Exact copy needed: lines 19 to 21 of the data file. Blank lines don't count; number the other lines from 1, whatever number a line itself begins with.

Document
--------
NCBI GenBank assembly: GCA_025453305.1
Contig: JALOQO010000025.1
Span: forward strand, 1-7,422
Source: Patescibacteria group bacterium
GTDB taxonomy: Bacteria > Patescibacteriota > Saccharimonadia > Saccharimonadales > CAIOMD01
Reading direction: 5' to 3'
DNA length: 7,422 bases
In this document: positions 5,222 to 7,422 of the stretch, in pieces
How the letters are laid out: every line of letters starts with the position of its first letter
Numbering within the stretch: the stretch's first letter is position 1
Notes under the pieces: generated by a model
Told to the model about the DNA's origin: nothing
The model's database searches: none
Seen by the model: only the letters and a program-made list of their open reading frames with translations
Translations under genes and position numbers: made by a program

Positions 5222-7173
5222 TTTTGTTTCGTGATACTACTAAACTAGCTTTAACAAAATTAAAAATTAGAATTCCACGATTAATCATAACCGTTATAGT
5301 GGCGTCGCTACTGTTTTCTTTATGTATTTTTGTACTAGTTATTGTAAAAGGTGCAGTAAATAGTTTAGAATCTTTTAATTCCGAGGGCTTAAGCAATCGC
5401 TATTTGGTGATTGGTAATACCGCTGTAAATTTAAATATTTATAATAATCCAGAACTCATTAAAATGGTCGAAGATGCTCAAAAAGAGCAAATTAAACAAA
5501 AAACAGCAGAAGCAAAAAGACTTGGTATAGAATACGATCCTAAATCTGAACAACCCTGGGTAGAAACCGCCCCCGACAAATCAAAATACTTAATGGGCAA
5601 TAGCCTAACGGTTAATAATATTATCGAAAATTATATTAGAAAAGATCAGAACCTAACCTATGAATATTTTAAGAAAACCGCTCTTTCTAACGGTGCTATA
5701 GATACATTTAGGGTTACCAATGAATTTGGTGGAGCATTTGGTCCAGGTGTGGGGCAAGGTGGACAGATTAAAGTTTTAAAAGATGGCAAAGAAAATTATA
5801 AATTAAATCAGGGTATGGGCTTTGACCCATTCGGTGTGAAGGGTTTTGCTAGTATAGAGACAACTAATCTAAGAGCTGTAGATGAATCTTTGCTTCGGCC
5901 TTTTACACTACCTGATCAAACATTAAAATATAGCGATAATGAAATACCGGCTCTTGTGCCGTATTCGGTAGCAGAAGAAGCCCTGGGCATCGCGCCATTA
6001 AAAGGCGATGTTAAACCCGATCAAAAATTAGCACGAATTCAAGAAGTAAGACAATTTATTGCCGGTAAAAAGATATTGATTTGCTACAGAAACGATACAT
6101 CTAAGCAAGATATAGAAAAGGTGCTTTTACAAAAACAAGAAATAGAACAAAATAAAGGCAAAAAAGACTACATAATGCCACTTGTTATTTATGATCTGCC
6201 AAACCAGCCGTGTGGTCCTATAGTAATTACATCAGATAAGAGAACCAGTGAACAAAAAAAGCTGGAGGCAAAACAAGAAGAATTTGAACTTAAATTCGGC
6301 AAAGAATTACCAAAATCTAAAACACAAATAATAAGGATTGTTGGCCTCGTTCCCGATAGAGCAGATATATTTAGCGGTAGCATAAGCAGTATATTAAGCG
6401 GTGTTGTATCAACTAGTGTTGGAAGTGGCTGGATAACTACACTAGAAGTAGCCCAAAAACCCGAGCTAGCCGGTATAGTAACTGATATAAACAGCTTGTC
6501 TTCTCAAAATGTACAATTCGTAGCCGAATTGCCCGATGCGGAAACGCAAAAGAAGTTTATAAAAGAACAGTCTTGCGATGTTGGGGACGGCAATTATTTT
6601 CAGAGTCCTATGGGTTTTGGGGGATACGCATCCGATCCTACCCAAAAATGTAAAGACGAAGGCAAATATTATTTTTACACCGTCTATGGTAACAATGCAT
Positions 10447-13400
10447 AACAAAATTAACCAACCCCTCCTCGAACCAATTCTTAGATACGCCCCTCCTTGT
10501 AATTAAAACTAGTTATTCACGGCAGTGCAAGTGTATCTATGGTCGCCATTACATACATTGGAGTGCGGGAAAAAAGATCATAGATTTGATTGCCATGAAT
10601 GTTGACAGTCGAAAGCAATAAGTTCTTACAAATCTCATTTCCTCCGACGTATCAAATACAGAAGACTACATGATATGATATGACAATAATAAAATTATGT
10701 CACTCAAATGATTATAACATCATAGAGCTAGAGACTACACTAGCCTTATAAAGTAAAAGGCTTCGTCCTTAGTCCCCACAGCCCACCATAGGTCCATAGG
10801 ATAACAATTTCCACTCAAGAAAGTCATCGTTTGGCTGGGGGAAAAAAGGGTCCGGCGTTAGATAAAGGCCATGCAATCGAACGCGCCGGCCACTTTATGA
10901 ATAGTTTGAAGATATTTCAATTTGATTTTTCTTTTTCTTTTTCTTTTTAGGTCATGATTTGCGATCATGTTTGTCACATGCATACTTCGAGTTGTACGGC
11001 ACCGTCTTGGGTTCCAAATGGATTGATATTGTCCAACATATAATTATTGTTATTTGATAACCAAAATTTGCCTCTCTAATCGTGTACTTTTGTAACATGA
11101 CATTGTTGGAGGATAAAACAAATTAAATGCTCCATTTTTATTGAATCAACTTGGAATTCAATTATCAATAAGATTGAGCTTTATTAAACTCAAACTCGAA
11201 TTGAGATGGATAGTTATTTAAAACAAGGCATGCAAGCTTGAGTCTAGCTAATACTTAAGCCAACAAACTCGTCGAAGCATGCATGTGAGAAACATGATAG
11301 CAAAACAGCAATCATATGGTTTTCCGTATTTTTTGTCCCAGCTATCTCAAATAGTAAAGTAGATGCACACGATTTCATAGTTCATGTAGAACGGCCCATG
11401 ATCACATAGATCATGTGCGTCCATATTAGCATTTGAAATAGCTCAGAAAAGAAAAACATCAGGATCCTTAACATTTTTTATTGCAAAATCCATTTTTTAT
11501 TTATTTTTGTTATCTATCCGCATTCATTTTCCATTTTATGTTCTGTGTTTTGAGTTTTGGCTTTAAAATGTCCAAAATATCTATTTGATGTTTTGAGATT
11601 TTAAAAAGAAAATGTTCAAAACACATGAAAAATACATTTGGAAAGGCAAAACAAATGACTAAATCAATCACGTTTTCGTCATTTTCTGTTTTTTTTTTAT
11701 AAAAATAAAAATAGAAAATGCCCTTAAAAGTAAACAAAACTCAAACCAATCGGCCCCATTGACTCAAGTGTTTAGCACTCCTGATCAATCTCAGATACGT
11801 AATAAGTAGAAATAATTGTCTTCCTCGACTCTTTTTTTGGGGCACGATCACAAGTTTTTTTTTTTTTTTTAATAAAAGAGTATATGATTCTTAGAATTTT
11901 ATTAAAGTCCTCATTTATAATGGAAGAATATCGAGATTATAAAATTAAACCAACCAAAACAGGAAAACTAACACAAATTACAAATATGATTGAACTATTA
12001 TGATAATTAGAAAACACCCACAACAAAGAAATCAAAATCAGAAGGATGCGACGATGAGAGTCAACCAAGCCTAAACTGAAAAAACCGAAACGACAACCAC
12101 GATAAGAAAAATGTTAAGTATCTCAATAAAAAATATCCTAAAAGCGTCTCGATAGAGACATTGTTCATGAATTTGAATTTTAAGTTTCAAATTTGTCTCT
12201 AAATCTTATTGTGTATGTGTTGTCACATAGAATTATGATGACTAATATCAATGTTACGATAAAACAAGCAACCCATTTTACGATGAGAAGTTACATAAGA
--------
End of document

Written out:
5401 TATTTGGTGATTGGTAATACCGCTGTAAATTTAAATATTTATAATAATCCAGAACTCATTAAAATGGTCGAAGATGCTCAAAAAGAGCAAATTAAACAAA
5501 AAACAGCAGAAGCAAAAAGACTTGGTATAGAATACGATCCTAAATCTGAACAACCCTGGGTAGAAACCGCCCCCGACAAATCAAAATACTTAATGGGCAA
5601 TAGCCTAACGGTTAATAATATTATCGAAAATTATATTAGAAAAGATCAGAACCTAACCTATGAATATTTTAAGAAAACCGCTCTTTCTAACGGTGCTATA